The carrying figures for this service over its first two years [the 2015 carryings have yet to be released, with the coming weekend, 27th September, the close of this season and of the pilot period] were:
- Passengers: 2013: 9,824; 2014: 11,343.
- Cars: 2013: 1,950; 2014: 2,236.
- Coaches: 2013: 3; 2014: 12.
- Commercial vehicles: 2013: 12; 2014: 31.
Ignore the first year – any new service has a warm up period.
In 2014, however, the better of the two initial years’ performance, its carryings were achieved in seven individual sailings a week over a 20 week period – a total of 140 sailings. The Isle of Arran’s capacity is 448 passengers and 76 cars, making 25 sailings – not the actual 140 – capable of carrying the full numbers carried in that season – of passengers, cars, coaches and commercial vehicles. This is just under 81% overcapacity.
Ardrossan-Campbeltown [with one weekly call at Brodick in Arran from the Kintyre end] – is not a lifeline service.
- The A83/A82 trunk road carries road traffic including a 4 hour five a day return service in each direction between Campbeltown and Glasgow in the summer season [otherwise 4 returns a day in each direction’;
- The are two 45 minute daily air returns between Glasgow and Campbeltown, morning and late afternoon each day, Monday to Friday, year round.
Yet what is not a lifeline ferry service – and, as it has been timetabled, an arguably useless and indefensibly expensive one, is run at pub;ic expense in a three year pilot with no trialling, year year, of the impact of revisions to the timetable. The timetable that has been operated is informally known as ‘the Semple timetable’, in commemoration of the local councillor who virtually dictated it, thinking only of the lifestyle of residents and not at all of the economic development that is crucial to this beautiful but remote peninsula.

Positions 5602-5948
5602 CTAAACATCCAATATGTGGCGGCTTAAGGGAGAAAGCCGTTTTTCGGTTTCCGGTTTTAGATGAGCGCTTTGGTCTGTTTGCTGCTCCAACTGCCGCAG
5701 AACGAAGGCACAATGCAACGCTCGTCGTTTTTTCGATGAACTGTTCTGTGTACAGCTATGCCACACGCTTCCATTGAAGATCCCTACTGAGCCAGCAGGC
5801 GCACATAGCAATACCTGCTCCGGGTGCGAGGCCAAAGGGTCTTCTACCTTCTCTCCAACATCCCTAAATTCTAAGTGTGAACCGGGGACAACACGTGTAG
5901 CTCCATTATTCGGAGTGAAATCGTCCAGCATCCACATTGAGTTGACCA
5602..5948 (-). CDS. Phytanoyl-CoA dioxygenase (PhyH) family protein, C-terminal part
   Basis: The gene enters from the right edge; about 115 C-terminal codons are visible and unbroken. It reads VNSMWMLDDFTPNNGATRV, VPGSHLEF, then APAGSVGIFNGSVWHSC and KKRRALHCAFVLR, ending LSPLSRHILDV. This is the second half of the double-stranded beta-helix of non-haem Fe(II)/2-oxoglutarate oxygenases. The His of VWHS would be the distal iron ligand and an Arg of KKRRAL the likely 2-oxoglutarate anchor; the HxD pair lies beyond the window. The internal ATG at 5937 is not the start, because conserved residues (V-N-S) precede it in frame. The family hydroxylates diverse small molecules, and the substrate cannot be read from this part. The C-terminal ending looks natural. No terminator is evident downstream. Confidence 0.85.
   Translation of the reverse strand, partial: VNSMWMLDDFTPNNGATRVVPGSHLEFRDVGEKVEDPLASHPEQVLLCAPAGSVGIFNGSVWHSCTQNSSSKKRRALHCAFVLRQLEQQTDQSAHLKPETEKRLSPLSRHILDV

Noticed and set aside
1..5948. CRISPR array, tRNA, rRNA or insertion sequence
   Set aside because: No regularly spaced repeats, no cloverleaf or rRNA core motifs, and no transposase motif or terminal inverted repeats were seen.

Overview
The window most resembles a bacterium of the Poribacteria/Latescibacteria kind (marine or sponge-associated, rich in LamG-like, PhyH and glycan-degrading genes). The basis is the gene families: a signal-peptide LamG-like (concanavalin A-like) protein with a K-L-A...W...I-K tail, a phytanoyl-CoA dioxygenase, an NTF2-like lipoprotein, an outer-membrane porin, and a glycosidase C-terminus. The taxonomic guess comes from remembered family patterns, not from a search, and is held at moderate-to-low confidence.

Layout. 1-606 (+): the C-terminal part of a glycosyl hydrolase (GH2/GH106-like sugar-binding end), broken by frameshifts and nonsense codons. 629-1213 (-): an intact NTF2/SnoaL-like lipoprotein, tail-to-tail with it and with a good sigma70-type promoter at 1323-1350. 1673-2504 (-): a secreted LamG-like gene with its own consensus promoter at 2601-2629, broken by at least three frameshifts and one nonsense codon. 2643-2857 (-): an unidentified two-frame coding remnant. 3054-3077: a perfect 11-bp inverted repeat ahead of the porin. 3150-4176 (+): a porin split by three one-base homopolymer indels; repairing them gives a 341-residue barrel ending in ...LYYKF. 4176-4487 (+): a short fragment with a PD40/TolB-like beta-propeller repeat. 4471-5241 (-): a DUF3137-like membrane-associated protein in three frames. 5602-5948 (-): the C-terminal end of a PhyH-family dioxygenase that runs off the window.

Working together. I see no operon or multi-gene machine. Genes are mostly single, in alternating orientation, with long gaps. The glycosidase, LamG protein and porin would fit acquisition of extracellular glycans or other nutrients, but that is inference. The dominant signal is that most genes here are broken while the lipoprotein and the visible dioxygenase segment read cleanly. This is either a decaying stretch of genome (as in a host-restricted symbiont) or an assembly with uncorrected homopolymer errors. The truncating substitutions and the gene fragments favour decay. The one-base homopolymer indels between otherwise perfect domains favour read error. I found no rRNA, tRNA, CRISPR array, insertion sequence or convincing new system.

Reason and financial responsibility would dictate that this pilot will not be continued – but, with the Scottish Election in ay 2016 and a possible second referendum on independence a very live issue, pr prediction is that this pilot will become a permanent service – and that this is being kept for a single special vote-grabbing announcement in a strategic moment.
This prediction is supported by the fact that the Mallaig-Lochboisdale pilot is continuing to permanent service – despite having even worse carrying figures than Ardrossan-Campbeltown.
This is an interesting case, though. There are long standing cultural links between the South Uist and Mallaig, through what had been the traditional ferry route to the mainland until it was discontinued earlier.
It is also the shortest route and therefore the most cost efficient. There is no persuasive financial or lifeline case to be made for having two ferry routes between Lochboisdale and the mainland. The logical thing would be to discontinue the much longer passage from Oban – but this is highly unlikely to be done for political reasons.
Update 00. 15 23rd September: The online Island News is carrying here the local response to the news of the confirmed Mallaig-Lochboisdale Service and it is understandably ecstatic. Donald Manford, Councillor for South UIst and Barra, is quoted as saying: ‘It’s absolutely marvellous news. We have been pursuing this ambition to have a dedicate link between Lochboisdale and Mallaig since it was axed 14 years ago, and for a dedicated service between Castlebay and Oban.’
Asked by the Island News what stopping the service between Lochboisdale and Oban would mean, the councillor said: ‘There have been a vast amount of well-attended public meetings on this and the consistent response is that the community would rather have Mallaig as their mainland port of choice.’